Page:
Beatrice Beebe Ph.D. is Clinical Professor of Psychology (in Psychiatry), College of Physicians & Surgeons, Columbia University; Department of Child and Adolescent Psychiatry, New York State Psychiatric Institute.
She directs a basic research lab on mother-infant communication. She is faculty at several psychoanalytic institutes, and she has a private practice for adults and mother-infant pairs. She is author or co-author of 6 books. The most recent is The mother-infant interaction picture book: Origins of attachment (Beebe, Cohen & Lachman, Norton, 2016). For a decade she directed a pro bono primary prevention project for mothers who were pregnant and widowed on 9-11 (Beebe, Cohen, Sossin, & Markese, Eds., Mothers, infants and young children of September 11, 2001: A primary prevention project, 2012). A documentary film about her research is available (website of the Psychoanalytic Electronic Publishing [PEPweb], Mother-Infant Communication: The Research of Dr. Beatrice Beebe, by Karen Dougherty, 2016).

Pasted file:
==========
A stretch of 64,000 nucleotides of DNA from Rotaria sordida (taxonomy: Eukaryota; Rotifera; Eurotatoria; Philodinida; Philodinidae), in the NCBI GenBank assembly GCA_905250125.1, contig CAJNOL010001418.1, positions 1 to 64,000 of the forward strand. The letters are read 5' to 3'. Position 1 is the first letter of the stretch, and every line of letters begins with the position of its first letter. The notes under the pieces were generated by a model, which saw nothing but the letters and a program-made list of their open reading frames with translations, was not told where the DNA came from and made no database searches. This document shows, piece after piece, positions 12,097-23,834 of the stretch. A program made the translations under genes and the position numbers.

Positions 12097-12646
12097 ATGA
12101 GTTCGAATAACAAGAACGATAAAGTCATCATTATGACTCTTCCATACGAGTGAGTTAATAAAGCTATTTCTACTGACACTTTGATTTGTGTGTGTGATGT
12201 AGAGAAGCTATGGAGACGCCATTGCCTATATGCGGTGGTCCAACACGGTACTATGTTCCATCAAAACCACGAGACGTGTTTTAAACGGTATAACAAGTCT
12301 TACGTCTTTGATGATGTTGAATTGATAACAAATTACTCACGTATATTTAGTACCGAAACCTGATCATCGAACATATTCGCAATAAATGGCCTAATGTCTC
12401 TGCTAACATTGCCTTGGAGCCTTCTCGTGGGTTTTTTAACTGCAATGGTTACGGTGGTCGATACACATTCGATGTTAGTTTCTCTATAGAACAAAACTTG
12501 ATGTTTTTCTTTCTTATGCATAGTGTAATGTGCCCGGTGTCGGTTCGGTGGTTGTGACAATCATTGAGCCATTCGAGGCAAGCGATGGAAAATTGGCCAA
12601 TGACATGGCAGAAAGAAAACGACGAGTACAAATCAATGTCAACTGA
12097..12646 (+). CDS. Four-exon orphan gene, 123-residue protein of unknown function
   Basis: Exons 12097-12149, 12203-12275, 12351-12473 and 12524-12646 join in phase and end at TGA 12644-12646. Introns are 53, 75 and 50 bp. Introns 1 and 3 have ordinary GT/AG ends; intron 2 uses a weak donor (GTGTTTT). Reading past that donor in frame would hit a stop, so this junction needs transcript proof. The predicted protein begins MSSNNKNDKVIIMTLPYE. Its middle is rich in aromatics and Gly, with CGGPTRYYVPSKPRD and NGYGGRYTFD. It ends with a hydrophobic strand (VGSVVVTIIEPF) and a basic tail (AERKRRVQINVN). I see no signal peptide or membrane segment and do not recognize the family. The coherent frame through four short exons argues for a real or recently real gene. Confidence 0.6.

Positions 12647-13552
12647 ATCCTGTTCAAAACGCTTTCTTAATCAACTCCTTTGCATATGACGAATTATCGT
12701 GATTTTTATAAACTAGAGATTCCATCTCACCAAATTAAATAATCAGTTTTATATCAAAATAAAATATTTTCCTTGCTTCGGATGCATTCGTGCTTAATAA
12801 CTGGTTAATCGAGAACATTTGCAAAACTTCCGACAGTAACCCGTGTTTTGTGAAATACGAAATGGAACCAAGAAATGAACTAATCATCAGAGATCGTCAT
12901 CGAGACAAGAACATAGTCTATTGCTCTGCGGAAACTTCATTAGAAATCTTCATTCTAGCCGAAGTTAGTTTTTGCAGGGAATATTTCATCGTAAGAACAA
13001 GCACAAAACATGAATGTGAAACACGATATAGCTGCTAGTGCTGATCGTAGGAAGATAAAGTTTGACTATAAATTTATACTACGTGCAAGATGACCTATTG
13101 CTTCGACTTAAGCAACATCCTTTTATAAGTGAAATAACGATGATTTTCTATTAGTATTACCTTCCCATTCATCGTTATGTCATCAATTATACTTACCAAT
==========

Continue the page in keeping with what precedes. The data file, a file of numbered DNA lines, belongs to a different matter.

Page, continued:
My research program investigates mother-infant face-to-face communication and infant social development: the dyadic mechanisms organizing mother-infant social communication, the role that maternal distress plays in this communication, the effects of early mother-infant communication patterns on emerging infant attachment styles, and the long-term continuity of communication and attachment styles from infancy to young adulthood. Video and audio microanalysis of mother-infant behavior has been my focus for four decades. This precise coding, together with a sophisticated statistical method of multi-level time-series analysis, functions like a social microscope, identifying different patterns of contingent relating. These methods were used in two NIMH RO1 Grants. I was co-investigator on NIMH RO1 41675 (1985-1990), Interpersonal timing and infant social development, which documented that the degree of contingent vocal coordination between mothers and infants, and strangers and infants, at 4 months, predicted infant attachment at one year. I was PI on NIMH RO1 MH 56130 (1999-2004) which also predicted attachment at one year from mother-infant and strangerinfant interaction at 4 months. In addition, this study showed the impact of maternal depression and anxiety on mother-infant interaction. I have been the PI of a longitudinal follow-up study of these two cohorts, from infancy to young adulthood, funded by the American Psychoanalytic Association and the International Psychoanalytic Association. This study has predicted young adult attachment from degrees of mother-infant and strangerinfant vocal coordination in infancy at 4 and 12 months. Since the spring of 2002 I have been directing a clinical/research primary prevention project which follows a cohort of 36 women who were pregnant and widowed on September 11, 2001. My clinical work focuses on primary prevention in mother-infant dyads at risk for dysregulated social development, a topic on which I have published five articles.
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